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Some poor children may not receive SSI for mental illness

Especially in the run-up to an election year, the public in New Jersey and around the country are often treated to discussions about the paying of government benefits to certain people, whether such benefits are sustainable and if too much is being paid out. A recent report indicates that, at least as far as Supplemental Security Income benefits go, the case may be that too few from some groups are getting checks.

The National Academies of Sciences, Engineering and Medicine, which is based out of Washington, D.C., has released a report that explains that a large number of children who suffer from mental illness and also come from socio-economically disadvantaged homes are not receiving benefits to which they may be entitled. A spokesman for the American Academy of Pediatrics, who also co-authored said report, expressed the hope that the report will bring more attention to the availability of benefits for certain children based upon their disabilities.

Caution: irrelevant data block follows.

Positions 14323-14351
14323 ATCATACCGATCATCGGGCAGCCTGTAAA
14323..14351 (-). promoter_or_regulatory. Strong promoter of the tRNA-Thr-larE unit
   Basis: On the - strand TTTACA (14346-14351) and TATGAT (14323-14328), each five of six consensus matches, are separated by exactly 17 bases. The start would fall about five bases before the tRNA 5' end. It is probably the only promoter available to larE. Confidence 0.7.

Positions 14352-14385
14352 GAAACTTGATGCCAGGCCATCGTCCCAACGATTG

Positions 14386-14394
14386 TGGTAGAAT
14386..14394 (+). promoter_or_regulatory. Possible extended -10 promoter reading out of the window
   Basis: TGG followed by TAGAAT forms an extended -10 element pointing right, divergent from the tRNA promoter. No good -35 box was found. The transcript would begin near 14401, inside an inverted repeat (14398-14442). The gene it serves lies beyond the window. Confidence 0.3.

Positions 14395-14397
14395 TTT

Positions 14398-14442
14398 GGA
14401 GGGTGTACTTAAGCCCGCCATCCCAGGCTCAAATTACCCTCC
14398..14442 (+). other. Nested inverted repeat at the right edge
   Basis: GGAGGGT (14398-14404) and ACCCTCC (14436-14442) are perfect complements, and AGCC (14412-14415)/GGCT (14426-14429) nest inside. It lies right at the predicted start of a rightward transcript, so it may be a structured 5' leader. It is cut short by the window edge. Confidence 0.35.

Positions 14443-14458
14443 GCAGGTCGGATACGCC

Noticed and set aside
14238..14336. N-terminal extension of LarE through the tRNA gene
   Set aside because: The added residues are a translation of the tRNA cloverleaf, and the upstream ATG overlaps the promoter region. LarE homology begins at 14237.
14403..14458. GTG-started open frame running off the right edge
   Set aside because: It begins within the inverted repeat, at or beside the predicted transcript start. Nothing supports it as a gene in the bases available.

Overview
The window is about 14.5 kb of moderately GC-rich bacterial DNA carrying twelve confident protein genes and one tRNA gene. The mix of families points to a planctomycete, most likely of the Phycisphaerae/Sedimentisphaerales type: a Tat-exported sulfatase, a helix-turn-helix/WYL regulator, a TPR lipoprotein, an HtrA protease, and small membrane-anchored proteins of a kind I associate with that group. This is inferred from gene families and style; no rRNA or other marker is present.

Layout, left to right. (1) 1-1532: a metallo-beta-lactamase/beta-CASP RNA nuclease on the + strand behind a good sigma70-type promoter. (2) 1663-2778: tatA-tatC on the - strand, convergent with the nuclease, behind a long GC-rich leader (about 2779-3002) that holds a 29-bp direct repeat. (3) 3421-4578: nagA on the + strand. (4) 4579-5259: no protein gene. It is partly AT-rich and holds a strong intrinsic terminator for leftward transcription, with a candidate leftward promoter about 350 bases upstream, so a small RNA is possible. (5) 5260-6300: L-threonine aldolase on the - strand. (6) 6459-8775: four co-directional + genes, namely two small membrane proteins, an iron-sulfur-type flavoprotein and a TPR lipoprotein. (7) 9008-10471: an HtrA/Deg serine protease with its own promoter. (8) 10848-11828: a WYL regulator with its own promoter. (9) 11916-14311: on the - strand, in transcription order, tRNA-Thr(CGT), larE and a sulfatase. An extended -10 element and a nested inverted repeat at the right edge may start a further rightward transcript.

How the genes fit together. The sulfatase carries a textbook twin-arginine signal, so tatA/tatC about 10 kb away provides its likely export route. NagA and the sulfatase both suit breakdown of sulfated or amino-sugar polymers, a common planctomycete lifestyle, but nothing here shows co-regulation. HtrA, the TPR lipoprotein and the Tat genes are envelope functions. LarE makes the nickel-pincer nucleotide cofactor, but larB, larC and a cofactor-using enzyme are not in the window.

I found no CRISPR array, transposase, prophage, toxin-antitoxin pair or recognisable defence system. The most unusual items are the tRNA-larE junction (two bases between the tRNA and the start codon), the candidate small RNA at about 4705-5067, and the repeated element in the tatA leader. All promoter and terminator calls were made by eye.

As our readers may remember, the SSI program provides monetary benefits to individuals who are disabled and exhibit a lack of economic resources. According to the report, the rate at which the number of economically disadvantaged children received benefits for major mental disorders rose proportionately with the population as a whole in the years between 2004 and 2013. Further, poor children are more likely to have mental illnesses, and more likely to have illnesses classified as severe.

Social Security Disability for illness, including mental illness, is available for many people. While children like the ones in this report are often eligible for SSI benefits, adults may be eligible for Social Security Disability Insurance. Those who believe that they, or a loved one, may be eligible for SSI or SSD, may want to get more information about the application process.

Source: medscape.com, "Many Poor Kids With Mental Illness Miss Out on Benefits," Megan Brooks Sept. 21, 2015

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